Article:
The Sociable Weaver, chosen by Birdlife South Africa as their “Bird of the Year” for 2016, is unique in many respects and more than worthy of its selection.
It is also a bird that has fascinated me ever since I first saw their massive nest structures on Camelthorn trees in the Free State, long before my interest in birding began. This was in the early 1970’s when I moved to Bloemfontein, Free State and developed two loves – for my wife and for the wide open spaces of the Free State, represented by the family farm near Hoopstad.
Although the farm we used to visit every couple of weeks is no longer in the family, the same massive Sociable Weaver nest sits securely in the same Camelthorn tree in the family cemetery, watching over the generations of the family who have found their final resting place in its dappled shade.
Apart from being endemic to Southern Africa, the Sociable Weaver’s nest is the largest built by any bird in the world, large enough to house more than a hundred pairs of birds, often of several generations (why am I thinking of the Dallas Ewings right now?). They construct these enormous nests of stiff grasses, forming chambers at different distances from the outside face, which provide protection from the temperature extremes of Southern Africa’s arid zones.
Described as being like “giant haystacks”, the nests are constructed in trees or on artificial structures such as telephone and electricity poles, windmills and the like and have become an icon of the arid areas of Southern Africa.
Scientific : Philetairus socius – from the Greek philos = love and hetairos = companion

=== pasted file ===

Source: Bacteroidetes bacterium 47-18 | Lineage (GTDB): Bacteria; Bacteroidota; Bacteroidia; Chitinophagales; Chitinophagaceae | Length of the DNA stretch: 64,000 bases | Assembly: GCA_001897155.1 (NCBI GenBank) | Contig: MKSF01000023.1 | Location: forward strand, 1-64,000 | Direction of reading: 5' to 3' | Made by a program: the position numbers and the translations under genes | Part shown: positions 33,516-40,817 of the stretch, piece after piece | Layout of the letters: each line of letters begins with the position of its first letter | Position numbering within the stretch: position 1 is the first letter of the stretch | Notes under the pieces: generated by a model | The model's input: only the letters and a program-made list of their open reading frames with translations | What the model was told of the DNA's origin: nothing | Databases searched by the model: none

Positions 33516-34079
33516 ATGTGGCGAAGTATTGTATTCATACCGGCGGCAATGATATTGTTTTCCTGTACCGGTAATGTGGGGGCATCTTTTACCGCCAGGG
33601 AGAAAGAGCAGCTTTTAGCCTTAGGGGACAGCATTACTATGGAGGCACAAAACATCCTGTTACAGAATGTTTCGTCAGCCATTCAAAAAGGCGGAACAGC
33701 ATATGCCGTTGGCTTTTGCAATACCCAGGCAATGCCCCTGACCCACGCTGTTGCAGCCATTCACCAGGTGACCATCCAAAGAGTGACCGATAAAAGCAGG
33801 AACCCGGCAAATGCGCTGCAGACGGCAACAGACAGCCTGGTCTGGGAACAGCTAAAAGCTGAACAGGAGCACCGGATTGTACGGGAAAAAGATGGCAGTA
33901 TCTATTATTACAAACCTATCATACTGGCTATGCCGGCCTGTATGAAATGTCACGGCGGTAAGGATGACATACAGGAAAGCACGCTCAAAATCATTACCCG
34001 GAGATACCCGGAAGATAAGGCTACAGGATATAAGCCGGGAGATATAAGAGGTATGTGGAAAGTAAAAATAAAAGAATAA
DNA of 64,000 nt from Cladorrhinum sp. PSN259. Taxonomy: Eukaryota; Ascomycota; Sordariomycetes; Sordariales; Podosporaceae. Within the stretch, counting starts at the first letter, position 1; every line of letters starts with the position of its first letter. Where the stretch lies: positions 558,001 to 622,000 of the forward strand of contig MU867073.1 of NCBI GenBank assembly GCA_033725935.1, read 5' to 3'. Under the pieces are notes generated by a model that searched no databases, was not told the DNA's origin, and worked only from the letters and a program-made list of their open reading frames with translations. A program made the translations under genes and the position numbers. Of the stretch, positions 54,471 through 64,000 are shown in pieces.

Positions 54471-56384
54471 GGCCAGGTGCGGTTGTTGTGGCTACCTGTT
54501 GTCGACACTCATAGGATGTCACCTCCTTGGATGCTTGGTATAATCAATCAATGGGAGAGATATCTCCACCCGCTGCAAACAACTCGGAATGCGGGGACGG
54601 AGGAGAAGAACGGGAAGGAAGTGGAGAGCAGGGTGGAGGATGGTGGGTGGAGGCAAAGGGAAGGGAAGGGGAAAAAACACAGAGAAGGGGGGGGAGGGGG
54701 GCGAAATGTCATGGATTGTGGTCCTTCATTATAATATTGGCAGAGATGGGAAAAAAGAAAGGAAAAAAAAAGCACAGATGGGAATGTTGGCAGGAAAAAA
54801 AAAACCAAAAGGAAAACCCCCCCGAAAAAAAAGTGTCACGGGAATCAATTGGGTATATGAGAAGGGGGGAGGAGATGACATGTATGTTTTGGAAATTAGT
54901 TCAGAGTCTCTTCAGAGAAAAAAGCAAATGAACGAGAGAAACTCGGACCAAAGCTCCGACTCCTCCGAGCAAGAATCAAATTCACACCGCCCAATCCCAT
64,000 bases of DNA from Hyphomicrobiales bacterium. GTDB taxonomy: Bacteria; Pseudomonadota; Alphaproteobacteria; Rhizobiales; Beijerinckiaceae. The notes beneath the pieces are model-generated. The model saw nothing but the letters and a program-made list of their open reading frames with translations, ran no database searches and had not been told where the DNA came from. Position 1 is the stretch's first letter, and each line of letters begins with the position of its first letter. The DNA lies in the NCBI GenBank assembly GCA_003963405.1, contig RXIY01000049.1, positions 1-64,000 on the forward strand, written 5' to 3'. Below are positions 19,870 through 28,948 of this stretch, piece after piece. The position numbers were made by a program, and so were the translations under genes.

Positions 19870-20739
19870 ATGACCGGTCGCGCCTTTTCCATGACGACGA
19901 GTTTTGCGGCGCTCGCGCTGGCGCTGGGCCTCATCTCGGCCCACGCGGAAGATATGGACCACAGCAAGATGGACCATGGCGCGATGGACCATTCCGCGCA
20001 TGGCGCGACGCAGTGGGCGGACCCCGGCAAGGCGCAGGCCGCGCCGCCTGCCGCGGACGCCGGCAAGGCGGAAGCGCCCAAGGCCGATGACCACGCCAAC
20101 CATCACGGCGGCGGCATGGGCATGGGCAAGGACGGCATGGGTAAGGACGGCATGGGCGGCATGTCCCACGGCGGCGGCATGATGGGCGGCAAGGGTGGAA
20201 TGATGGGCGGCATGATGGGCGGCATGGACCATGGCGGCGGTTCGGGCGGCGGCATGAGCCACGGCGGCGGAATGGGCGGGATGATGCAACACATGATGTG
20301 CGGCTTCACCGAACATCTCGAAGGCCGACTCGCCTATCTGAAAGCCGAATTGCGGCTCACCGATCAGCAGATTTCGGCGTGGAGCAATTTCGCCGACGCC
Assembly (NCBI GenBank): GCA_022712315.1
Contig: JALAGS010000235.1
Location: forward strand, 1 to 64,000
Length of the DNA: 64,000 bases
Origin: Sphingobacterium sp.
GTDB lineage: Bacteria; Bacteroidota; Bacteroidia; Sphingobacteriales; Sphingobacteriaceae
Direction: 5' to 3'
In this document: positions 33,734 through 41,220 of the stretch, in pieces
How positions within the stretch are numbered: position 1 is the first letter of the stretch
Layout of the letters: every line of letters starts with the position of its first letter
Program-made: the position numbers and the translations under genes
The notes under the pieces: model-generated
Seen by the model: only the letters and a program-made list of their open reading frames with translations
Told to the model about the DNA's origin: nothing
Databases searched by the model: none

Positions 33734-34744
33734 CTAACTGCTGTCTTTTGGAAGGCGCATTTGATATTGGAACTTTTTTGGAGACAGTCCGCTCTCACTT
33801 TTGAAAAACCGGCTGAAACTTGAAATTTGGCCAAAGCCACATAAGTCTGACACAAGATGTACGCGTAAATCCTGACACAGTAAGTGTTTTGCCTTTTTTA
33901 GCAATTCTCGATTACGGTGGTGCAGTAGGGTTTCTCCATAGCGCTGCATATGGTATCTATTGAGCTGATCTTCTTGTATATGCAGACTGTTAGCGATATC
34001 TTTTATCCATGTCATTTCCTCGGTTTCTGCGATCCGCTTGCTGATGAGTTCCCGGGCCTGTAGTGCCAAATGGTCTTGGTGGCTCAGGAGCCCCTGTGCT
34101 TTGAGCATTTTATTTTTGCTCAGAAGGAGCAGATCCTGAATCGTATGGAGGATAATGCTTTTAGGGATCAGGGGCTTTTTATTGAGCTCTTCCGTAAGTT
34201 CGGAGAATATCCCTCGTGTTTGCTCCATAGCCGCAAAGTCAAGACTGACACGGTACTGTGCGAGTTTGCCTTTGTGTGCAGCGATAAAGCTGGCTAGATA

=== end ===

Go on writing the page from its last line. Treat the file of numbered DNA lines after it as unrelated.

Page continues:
Indigenous : Thantlagane(NS), Kgwêrêrê (Tw)
German : Siedelweber
French : Républicain social
Portuguese : Tecelão-sociável
Dutch : Republikeinwever
Distribution is across north-western South Africa, south-west Botswana and northwards across Namibia and is strongly associated with the arid savannahs of the southern Kalahari region.
The SABAP2 distribution map looks like this :
The nest is unmistakable, so once you have found the nest the birds will not be far away. Although classed as Weavers they are more Sparrow-like in appearance, small (14cm) and fairly drab-coloured to match the dry browns of the habitat they prefer. Their outstanding features are the black chin contrasting with a light-coloured front and face, black barred flanks and scalloped back
Several other species “borrow” nest chambers for their own breeding – such as mud-nesting wasps, nesting Pygmy Falcons, Red-headed Finches and Rosy-faced Lovebirds. Others use them as roosts including Ashy Tits, Familiar Chats, Acacia Pied Barbets and Pearl-spotted Owlets. So the great nest becomes a “bird hotel” for many, even snakes like visiting for a nestling or egg take-away.
There is certainly nothing else quite like it in the bird world.
Additional sources :
Robert’s Multimedia Birds of Southern Africa
Latin for Birdwatchers (Roger Lederer and Carol Burr)
Birdlife SA Media Release – Bird of the Year 2016